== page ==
Ankara Starts Probe After German Warship Attempts to Search Turkish Cargo Vessel Off Libya
Ilya Tsukanov. Sputnik International
10:38 GMT 27.11.2020(updated 10:47 GMT 27.11.2020)
Germany and other European nations have suspected Ankara of violating the United Nations Security Council's arms embargo against civil-war-torn Libya. On Monday, German authorities confirmed that an attempted inspection of a Turkish-flagged cargo ship bound for the North African nation was stopped following a vocal protest by Turkish authorities.
The Ankara Prosecutor's Office has initiated an investigation in connection with the November 22 incident involving the halting and attempted search of the Roseline-A, a Turkish-flagged commercial cargo vessel, by a German warship, Sputnik Turkey has reported.
No further details about the investigation have been provided.
The 16,000 tonne Roseline-A container freighter was stopped by the German Navy frigate Hamburg about 200 km north off the coast of the Libyan city of Benghazi on Sunday evening and boarded by commandos, who proceeded to search the vessel under the auspices of the European Union's Operation IRINI anti-smuggling mission to enforce a UN arms embargo on Libya.
Commandos are said to have stopped their inspection after a vocal protest by Ankara, which accused the German forces of violating international law and said the cargo ship was carrying only humanitarian aid.
The German side indicated that it had sent a formal request for permission to board, but received no reply for over four hours, assuming implicit permission to board. Turkish Foreign Ministry spokesman Hami Aksoy later indicated that the troops boarded despite being informed about the ship's cargo and course. Aksoy stressed that Turkey would "retain the right to seek compensation."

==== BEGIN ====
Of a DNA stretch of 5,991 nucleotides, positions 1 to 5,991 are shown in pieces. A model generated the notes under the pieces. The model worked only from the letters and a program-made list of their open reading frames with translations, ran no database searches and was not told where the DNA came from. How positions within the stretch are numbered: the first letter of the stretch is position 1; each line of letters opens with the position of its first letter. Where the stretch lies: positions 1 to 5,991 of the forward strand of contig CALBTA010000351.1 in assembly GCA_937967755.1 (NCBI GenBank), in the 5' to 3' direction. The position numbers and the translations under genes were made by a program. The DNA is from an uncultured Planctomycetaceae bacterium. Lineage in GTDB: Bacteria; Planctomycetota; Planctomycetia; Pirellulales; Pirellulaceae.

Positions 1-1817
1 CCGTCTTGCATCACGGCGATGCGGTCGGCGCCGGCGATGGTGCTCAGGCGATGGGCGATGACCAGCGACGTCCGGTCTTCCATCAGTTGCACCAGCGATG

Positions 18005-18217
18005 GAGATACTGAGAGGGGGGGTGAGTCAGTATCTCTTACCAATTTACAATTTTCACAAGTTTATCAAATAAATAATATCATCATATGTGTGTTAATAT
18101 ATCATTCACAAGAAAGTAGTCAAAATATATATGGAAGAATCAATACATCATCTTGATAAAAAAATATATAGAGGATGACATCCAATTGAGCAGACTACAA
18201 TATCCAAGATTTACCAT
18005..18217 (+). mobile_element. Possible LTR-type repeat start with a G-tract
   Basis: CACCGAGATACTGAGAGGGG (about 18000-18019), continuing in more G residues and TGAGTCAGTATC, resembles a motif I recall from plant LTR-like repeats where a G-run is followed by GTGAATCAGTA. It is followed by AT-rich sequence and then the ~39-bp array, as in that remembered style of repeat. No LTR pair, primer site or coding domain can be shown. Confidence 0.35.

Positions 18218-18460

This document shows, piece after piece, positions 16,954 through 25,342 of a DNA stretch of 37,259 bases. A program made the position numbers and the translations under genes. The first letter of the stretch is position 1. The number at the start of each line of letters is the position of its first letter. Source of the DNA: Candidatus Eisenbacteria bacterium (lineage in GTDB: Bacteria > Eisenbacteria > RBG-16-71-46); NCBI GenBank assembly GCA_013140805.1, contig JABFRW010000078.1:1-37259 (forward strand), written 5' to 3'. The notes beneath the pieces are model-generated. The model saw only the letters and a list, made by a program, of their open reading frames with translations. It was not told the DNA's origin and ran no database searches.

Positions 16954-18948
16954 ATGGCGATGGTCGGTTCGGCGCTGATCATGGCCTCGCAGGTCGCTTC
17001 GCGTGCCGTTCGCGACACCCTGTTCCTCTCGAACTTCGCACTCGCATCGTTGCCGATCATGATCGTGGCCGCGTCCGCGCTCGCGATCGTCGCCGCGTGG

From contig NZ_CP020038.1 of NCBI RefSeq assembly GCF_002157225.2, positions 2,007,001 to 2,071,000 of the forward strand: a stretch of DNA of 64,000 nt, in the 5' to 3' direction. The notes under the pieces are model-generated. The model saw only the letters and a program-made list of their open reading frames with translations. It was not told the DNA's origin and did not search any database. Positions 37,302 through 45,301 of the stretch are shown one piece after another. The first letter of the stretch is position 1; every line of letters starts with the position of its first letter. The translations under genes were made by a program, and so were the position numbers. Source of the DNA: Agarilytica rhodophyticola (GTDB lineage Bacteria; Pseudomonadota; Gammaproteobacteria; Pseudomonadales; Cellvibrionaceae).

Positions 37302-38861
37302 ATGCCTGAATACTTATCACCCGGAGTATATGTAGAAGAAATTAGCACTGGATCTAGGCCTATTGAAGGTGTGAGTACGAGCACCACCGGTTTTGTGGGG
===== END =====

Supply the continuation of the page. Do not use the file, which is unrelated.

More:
Commenting on the search, the German Defence Ministry indicated that it had found no prohibited material onboard the vessel in the time that its forces were on the ship.
Libya Arms Smuggling
The incident involving the Roseline-A is at least the second of its kind. In June, NATO started a formal probe after France complained that one of its warships had been placed in the crosshairs of Turkish anti-ship missiles after attempting to inspect a Turkish cargo ship suspected of delivering arms to Libya. Ankara dismissed Paris's allegations as "false" and demanded an "unconditional apology."
Before the EU began Operation IRINI in late March, Turkey openly admitted to sending both military equipment and troops to help prop up the Tripoli-based Government of National Accord (GNA) in its fight against the Tobruk-based House of Representatives and the Libyan National Army (LNA), led by General Khalifa Haftar. The GNA and the LNA consolidated control over wide swathes of Libya over the past several years, and have since waged a brutal civil war for control of the country. The war in Libya started in 2011, after NATO forces carried out a campaign of airstrikes in the country to help rebels overthrow longtime Libyan leader Muammar Gaddafi, and turned the North African country into a failed state.
The Roseline-A incident is part of a broader pattern of spats between Ankara and Brussels. Last week, Berlin warned that the EU may slap sanctions on Turkey over its 'provocative' gas drilling in disputed waters in the Eastern Mediterranean. Before that, in mid-November, Turkish President Recep Tayyip Erdogan visited the self-proclaimed Republic of Northern Cyprus, prompting complaints from Nicosia, which is a EU member, and causing EU foreign policy chief Josep Borrell to accuse Turkey of "widening its separation" from the bloc.
Turkey has multiple conflicts with other neighbours as well, illegally deploying troops to Syria, providing military support to Azerbaijan in the latest flare-up of fighting in the disputed Nagorno-Karabakh, and becoming engaged in a maritime dispute with Greece and Egypt.
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